[Sca-cooks] artichokes vs cardoon

Suey lordhunt at gmail.com
Sun Mar 30 15:52:21 PDT 2008

Lilinah wrote:
> It is possible that artichokes (Cynara scolymus) 
> did not exist in 13th C. al-Andalus, and the 
> cookbook may call for their relative and 
> predecessor, the cardoon (Cynara cardunculus), 
> whose stalks (not leaves) were eaten steamed or 
> braised and which are said to taste rather like 
> artichokes. On the other hand, the wikipedia 
> article on artichokes says they were developed in 
> the Maghrib and introduced to Italy from there 
> around the 9th C. There's citation for [Watson, 
> Andrew. Agricultural innovation in the early 
> Islamic world. Cambridge University Press. p.64] 
> but that may just point to the development of the 
> artichoke in the Muslim world.
> Perry worked from the original Arabic, not from Huici's Spanish, and in his 
> translation he points out some spots where Huici 
> erred. . .
> Cardoons show up in only two recipes:
> 266. Preparing a Dish With Cardoon, and 267.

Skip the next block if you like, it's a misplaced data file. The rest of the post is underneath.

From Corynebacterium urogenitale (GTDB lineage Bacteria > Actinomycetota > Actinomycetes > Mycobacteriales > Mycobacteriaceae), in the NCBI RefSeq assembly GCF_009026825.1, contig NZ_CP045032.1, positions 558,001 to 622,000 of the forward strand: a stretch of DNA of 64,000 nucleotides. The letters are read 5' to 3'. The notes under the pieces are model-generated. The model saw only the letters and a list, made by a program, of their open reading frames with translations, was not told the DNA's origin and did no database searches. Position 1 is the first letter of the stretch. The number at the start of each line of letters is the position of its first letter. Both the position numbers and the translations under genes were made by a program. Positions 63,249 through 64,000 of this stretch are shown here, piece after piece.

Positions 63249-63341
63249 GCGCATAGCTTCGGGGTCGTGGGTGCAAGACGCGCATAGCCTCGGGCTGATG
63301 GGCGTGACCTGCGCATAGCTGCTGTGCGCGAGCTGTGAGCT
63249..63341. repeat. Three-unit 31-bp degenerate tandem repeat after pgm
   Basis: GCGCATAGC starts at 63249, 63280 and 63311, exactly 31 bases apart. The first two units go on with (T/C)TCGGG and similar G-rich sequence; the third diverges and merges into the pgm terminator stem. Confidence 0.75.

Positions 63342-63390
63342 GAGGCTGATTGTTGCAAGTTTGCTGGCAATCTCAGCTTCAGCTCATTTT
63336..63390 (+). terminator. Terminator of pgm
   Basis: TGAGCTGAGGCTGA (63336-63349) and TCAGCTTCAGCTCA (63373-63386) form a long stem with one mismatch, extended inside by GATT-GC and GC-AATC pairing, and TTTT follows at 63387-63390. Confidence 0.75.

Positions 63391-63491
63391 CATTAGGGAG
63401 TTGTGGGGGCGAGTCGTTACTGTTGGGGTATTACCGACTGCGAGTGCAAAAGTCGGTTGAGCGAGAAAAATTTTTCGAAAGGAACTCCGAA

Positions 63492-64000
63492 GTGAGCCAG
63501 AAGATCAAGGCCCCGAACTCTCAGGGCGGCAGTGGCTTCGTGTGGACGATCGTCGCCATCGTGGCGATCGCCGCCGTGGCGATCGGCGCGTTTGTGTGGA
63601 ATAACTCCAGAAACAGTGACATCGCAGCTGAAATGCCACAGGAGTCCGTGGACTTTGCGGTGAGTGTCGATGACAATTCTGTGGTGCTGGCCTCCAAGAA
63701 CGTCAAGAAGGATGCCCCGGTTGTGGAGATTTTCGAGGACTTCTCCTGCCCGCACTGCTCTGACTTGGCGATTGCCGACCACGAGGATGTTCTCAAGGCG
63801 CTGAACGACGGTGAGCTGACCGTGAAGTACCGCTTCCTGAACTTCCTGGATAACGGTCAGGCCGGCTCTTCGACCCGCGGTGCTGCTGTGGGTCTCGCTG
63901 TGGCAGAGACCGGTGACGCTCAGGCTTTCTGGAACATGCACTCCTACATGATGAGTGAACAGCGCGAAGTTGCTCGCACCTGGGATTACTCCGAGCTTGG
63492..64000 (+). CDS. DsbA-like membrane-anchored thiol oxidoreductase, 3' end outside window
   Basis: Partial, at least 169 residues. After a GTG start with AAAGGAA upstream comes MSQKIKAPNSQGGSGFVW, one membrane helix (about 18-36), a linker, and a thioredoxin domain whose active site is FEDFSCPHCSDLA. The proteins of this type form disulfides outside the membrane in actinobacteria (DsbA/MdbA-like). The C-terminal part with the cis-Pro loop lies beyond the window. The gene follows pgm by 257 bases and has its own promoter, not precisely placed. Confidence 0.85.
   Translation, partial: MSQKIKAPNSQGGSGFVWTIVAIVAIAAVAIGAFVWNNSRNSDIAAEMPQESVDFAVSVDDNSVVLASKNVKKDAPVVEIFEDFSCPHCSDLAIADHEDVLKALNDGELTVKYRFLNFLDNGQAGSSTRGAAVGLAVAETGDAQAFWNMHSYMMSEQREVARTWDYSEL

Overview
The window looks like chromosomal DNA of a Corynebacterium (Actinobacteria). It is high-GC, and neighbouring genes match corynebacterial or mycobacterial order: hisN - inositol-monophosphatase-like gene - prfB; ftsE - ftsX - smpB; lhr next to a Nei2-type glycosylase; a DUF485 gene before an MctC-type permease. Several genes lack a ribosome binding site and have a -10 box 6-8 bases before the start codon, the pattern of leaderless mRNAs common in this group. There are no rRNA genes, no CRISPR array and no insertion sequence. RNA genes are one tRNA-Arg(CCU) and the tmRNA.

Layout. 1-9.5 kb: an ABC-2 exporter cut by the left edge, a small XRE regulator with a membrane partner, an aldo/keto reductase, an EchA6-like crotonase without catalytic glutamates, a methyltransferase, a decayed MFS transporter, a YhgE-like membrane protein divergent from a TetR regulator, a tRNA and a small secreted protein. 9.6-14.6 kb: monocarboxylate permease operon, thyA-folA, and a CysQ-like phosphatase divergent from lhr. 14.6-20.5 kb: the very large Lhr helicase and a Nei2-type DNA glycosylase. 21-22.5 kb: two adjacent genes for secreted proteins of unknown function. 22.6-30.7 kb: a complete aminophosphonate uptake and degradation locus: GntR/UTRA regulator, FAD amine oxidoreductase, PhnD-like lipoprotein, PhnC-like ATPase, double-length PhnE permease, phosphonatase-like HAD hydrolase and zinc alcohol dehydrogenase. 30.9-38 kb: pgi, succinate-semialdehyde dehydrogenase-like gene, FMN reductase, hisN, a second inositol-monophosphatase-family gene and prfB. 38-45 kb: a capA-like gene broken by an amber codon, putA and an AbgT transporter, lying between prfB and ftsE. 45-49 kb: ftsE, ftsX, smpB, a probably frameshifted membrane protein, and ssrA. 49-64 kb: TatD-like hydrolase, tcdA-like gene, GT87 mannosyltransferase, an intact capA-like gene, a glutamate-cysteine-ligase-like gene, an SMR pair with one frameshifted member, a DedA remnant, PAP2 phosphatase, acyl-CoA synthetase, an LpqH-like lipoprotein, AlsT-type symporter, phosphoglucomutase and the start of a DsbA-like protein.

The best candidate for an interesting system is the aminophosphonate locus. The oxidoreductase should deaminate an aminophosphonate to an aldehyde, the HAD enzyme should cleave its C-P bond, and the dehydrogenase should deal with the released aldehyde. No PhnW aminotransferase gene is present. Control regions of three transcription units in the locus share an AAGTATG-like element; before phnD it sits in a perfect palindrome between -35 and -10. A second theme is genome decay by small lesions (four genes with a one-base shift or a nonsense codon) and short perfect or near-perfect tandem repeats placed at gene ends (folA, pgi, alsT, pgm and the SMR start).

> Preparing a Dish of Cardoons with Meat.
> There's a footnote for the word "cardoon":
> [104] A giant thistle with edible stalks from 
> which the artichoke was developed, almost 
> certainly in Andalusia (our word artichoke 
> ultimately comes from "al kharshuf," which is a 
> diminutive of "kharshaf.") Since the recipes say 
> nothing about leaves, choke or calyx, I think we 
> should assume that cardoon is really what is 
> being called for here; probably the artichoke had 
> not been developed yet. (CP)
    Huici like Perry translated from the Hispano Arabic text, not 
Arabic. As la Granja points out in Fadalat these texts are not easy 
going see: 
www.florilegium.org/files/FOOD-MANUSCRIPTS/idxfood-manuscripts.html . 
Perry is quite critical of Huici and I am sure if Huici (1879-1973) had 
had the opportunity to review Perry's text he would have been just as 
critical. Further I see Huici and la Granja studying Moroccan/Maghrib 
Arabic while Perry seems to be more involved with Persian Arabic.
    Now if we have the artichoke in the Sicily/Naples area in the 9th C, 
why cannot we have it in southern Spain in the 13th?
    I don't question you but I do question Perry.

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